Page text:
Getting Started with Video Game Sound Design

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Sound design has been one area of audio engineering where we’ve seen explosive growth over the past couple decades, and it doesn’t look like it’s slowing down any time soon. Just like sound design for film and television, sound design in video games is primarily used to create a more immersive experience. With the ever-growing landscape of surround sound and 3-D audio, there are a lot of things for sound designers to consider as they work to make things work together.

Large, AAA video game publishers often staff dozens of sound designers on their teams, but it’s not uncommon for smaller publishers to work with independent audio engineers who may only do video game audio part time for their project. This is where we want to start today.

By the end of this article, you should have a solid idea of what it’ll take to design sounds for indie and major video games regardless of experience in the industry. Let’s get right to it!

What is Sound Design?

As I said before, designing sound for video games is a lot like designing sound for movies, but with a few extra elements. The basics of sound design may be simple things that you’d consider core to the scene – things like background music, ambience, foley, and dialog. While there may be some manipulation going on with the audio, your role for these will generally be confined to capturing good, clean audio for the game developers to use.

As you start to move beyond that, you’ll find yourself working more with sound effects, the requirements for which may vary greatly depending on the size and style of game.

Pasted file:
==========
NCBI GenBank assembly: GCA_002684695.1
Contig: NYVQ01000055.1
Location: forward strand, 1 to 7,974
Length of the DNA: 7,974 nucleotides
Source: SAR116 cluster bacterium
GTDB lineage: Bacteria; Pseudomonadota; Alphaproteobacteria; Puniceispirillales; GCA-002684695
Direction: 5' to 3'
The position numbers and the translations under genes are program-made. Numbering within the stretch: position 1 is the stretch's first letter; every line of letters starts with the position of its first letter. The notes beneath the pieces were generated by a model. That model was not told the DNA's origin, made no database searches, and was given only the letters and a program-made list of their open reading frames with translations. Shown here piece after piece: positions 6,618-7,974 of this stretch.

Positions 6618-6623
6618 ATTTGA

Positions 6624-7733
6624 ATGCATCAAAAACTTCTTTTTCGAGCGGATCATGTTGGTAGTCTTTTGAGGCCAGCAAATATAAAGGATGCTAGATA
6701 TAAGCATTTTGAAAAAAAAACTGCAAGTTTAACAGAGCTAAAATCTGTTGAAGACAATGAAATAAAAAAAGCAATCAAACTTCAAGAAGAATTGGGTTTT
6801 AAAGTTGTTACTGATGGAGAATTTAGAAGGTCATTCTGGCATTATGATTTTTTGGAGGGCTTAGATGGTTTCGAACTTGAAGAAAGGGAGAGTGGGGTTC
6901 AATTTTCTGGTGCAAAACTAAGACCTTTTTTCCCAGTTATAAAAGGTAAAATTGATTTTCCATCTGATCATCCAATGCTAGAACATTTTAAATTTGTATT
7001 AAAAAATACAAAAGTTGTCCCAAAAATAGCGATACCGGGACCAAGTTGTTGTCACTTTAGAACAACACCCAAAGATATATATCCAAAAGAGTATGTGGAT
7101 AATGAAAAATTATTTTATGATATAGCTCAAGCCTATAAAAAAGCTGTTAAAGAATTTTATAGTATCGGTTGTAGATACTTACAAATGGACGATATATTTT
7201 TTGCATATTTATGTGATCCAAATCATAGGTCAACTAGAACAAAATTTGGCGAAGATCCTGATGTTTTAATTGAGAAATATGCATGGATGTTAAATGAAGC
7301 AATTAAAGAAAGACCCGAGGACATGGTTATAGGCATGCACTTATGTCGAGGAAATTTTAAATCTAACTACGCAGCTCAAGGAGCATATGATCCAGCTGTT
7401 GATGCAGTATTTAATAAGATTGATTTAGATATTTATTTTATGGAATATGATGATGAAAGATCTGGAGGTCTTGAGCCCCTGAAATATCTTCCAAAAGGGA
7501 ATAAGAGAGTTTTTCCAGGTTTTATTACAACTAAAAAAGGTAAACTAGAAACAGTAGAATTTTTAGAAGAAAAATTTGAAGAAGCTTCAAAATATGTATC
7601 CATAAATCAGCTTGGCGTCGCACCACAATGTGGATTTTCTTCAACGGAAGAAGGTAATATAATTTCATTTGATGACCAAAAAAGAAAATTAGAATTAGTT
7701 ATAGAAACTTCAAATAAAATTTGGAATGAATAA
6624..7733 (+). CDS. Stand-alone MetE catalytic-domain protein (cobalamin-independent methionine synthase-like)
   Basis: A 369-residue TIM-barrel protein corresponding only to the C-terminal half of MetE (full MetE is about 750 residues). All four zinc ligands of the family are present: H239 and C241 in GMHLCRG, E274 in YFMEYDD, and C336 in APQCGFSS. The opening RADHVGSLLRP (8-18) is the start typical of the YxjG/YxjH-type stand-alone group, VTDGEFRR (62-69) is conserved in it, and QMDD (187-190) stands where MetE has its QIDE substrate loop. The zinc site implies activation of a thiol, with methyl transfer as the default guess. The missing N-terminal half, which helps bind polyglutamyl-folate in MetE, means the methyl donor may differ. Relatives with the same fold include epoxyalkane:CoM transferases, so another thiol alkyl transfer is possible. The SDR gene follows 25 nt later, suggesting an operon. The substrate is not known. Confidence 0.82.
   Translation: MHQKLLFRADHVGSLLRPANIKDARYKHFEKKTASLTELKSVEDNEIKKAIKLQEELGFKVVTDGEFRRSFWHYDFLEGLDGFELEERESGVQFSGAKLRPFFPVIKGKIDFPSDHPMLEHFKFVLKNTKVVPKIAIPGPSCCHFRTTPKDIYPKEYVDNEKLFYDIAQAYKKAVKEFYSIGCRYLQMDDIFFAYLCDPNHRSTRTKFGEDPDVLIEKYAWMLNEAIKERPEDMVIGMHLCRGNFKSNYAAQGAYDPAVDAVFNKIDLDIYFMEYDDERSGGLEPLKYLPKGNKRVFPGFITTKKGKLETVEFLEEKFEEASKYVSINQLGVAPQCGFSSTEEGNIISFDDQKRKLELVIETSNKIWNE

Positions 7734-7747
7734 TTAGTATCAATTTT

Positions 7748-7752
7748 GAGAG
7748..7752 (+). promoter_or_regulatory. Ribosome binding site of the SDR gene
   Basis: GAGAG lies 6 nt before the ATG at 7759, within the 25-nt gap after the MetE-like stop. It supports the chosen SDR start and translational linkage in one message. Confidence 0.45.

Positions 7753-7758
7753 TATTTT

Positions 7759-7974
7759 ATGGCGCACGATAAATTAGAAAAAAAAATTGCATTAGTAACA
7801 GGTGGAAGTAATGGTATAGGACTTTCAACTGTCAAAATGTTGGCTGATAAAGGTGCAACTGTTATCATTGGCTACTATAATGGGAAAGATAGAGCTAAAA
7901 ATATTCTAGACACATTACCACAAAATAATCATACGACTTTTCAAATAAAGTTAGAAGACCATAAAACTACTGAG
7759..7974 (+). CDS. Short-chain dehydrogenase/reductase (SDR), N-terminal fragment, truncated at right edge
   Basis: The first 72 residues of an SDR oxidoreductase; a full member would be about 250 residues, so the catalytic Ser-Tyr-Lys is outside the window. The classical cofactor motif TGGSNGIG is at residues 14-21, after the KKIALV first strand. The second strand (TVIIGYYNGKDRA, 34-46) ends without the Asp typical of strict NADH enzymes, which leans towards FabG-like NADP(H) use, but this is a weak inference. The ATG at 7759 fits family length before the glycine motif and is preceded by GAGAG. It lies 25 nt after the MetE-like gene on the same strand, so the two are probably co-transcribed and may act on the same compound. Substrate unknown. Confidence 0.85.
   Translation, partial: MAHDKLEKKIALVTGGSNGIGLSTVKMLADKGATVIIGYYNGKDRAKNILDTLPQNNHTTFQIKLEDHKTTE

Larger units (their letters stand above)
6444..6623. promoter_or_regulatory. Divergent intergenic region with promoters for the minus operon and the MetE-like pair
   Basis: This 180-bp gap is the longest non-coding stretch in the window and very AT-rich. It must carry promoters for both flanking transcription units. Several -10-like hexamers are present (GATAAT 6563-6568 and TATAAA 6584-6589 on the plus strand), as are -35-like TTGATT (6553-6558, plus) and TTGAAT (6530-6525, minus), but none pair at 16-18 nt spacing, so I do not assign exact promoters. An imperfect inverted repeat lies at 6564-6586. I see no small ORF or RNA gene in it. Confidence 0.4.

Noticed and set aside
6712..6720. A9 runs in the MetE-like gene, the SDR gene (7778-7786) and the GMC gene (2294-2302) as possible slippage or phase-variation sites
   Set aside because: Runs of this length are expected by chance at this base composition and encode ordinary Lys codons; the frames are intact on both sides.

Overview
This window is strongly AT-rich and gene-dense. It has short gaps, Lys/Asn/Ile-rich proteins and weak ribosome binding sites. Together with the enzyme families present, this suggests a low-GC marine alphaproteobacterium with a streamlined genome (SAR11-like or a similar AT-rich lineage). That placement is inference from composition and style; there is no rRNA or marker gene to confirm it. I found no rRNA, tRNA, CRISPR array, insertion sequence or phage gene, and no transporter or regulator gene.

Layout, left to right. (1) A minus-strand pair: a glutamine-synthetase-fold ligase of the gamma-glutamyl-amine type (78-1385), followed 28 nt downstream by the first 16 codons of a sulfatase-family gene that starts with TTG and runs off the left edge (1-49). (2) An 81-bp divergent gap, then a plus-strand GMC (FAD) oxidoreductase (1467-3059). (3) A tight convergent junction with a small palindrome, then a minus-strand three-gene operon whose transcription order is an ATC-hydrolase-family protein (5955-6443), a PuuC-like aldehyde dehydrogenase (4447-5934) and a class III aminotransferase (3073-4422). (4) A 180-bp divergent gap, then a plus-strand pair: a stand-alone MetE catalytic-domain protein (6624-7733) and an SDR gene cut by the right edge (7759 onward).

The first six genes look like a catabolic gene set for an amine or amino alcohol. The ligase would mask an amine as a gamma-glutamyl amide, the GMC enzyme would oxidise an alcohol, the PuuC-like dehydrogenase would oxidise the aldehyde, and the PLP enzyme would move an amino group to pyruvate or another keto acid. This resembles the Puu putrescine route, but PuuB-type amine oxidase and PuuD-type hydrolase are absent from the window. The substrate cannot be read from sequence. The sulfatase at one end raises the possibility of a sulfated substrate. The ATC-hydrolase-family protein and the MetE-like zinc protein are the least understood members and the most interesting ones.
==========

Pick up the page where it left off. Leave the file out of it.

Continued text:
Some of the coolest games to work on are ones where the sounds you’re designing can be built from the ground up with no preconceived notions about how they should sound. Think of those low-resolution games you’ve seen or played from indie developers. Every jump sound, laser, or reward came from someone’s sound design efforts – even if they came from a sample library.

We’ve been trained over the years to anticipate certain things sounding certain ways, but the role of the sound designer is to find new and creative ways to portray them. If every gunshot in every game sounded identical, there’d be no point in making any more epic space shooters. The sound design continues to grow and evolve in new and unique ways, just like the graphics on the screen.

Start With an Inventory

The biggest thing that many new sound designers overlook when agreeing to take on a project is just how wide of a scope their role will need to be. It’s easy to think that you’re just getting hired to be creative with the sound effects, but there’s so much more to it than that.

Here’s an exercise for you – go to YouTube and search for a playthrough of a game from a major publisher, then write down all the things you hear in 30 seconds. Try to find a particularly intense scene such as a boss fight. Chances are, you’ll still be writing before the timer runs out.

My results:

  • Announcer’s voice
  • Woosh sounds
  • Music
  • Lasers
  • Coin sounds
  • Explosions
  • Players’ grunts
  • Health powerup sounds
  • Deflection sounds
  • Body hits (punches and kicks)